2015: Raising the Bar - Iran and the Human Rights Council
Dr Ahmed Shaheed, the UN Special Rapporteur on the Situation of Human Rights in the Islamic Republic of Iran, delivered HRLC's Annual Lecture on 9 February 2015.
His lecture addressed the purpose of and the need for UN Special Procedures and, more specifically, discussed his mandate regarding the human rights situation in Iran. Listen to Dr Ahmed Shaheed's lecture.
In his introductory comments, Dr Shaheed explained the purpose of UN Special Procedures and spoke about the task and mandate of Special Rapporteurs. He explained that the effectiveness of these procedures is dependent on multiple factors, such as flexibility, reach, accessibility and cooperation; implementation and follow-up; and the availability of resources and support.
He addressed one of the critiques that have often been voiced about the country-specific mandates, namely that they are naming and shaming operations. Dr Shaheed pointed out that there is now a Universal Periodic Review within the UN Human Rights Council which ensures that all States are subject to scrutiny. However, country-specific mandates tend to be established in case there is a lack of cooperation with the UN human rights mechanisms in the presence of widespread allegations of mass violations of human rights.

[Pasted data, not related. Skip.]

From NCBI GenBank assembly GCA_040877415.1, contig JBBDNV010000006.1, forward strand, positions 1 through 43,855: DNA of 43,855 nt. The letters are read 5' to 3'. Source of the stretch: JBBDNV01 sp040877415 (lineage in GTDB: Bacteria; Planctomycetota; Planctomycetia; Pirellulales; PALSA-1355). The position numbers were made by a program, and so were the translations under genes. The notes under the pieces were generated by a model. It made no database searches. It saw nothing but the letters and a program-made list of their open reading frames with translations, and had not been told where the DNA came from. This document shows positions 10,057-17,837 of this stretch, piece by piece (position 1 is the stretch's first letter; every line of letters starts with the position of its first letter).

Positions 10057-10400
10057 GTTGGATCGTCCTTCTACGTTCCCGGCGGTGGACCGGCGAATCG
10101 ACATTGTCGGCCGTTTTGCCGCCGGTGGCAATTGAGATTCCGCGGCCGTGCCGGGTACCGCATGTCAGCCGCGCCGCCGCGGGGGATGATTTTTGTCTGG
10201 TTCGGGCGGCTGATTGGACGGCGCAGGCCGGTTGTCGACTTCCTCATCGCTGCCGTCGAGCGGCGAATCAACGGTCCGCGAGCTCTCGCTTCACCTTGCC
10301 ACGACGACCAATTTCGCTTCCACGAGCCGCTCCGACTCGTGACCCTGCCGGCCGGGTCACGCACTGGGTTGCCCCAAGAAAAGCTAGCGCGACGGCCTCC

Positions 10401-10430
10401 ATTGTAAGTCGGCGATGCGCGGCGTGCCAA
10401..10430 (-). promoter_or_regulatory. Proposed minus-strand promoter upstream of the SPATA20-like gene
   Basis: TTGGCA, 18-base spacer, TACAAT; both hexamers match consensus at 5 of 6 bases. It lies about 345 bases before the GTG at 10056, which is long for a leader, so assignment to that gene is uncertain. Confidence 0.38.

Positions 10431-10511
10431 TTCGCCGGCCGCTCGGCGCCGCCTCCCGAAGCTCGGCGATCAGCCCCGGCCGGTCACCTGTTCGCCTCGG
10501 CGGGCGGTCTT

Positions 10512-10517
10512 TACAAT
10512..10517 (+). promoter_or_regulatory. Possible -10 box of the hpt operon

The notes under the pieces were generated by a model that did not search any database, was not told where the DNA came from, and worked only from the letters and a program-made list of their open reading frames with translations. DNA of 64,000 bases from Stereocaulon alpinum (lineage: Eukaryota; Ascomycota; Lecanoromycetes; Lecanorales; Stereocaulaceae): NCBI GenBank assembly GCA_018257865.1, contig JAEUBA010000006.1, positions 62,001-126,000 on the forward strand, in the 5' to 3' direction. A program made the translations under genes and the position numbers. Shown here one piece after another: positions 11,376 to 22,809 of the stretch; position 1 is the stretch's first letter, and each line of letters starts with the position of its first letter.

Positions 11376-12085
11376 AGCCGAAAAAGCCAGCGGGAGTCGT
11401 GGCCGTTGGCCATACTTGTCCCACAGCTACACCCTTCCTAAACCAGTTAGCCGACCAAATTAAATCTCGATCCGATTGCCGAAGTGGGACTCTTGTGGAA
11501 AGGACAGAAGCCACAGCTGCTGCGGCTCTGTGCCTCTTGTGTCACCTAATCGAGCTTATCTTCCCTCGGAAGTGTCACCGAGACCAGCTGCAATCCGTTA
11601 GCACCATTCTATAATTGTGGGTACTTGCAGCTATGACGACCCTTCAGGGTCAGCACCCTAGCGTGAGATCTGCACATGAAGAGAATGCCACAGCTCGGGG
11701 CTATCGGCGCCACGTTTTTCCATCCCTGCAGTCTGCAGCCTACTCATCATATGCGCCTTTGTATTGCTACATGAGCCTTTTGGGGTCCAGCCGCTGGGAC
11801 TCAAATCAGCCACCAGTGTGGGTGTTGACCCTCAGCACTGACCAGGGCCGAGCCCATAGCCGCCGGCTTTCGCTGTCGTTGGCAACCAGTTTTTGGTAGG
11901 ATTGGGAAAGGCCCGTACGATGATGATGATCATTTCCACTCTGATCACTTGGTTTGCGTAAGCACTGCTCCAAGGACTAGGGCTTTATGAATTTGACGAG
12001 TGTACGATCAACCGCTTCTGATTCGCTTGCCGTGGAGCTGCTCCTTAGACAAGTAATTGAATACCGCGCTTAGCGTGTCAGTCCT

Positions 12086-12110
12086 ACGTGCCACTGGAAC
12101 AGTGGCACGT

Dr Shaheed then went on to talk about his mandate and the situation in Iran. The Human Rights Council established this special procedure in 2011, after the widespread violence following the country's 2009 presidential elections. In 1984, the then Commission on Human Rights had mandated another Special Representative, Mr Andres Aguilar, with the task of conducting a thorough study of the human rights situation in Iran. Mr Aguilar submitted a preliminary report in 1985 in which he indicated he had not been able to establish dialogue and cooperation with the Iranian government. In 2011, with the appointment of Dr Shaheed, the situation had not changed substantially. He prepared, as had his predecessors, a list of issues and cases emanating from the violence of the 2009 elections on which the General Assembly and the Human Rights Council could engage in a dialogue with the Iranian government.
Even though cooperation and willingness of a State to work with Special Procedures are important structural determinants of the mechanisms' influence and impact, in reality this is often not the case. Therefore, it is important to find ways to mitigate the consequences of a State’s unwillingness to cooperate. Dr Shaheed gave examples of how to do this, such as cooperating with other special procedures and the wider UN system; working with universities and the Iranian civil society; and using available technology and social media tools to raise awareness and to establish a safe channel for communications with human rights defenders and victims. In his work, he also tries to raise international awareness through appearances before parliamentary committees and attending meetings with UN Member States.
In conclusion, with regard to the impact of his mandate, Dr Shaheed believes that his efforts have sparked dialogue and national discussions in Iran on human rights issues. Furthermore, the Iranian government did on a number of occasions respond to urgent appeals and request for additional information. However, Dr Shaheed recognises that the solutions to the human rights situation in Iran lie with the Iranian people, coupled with international support.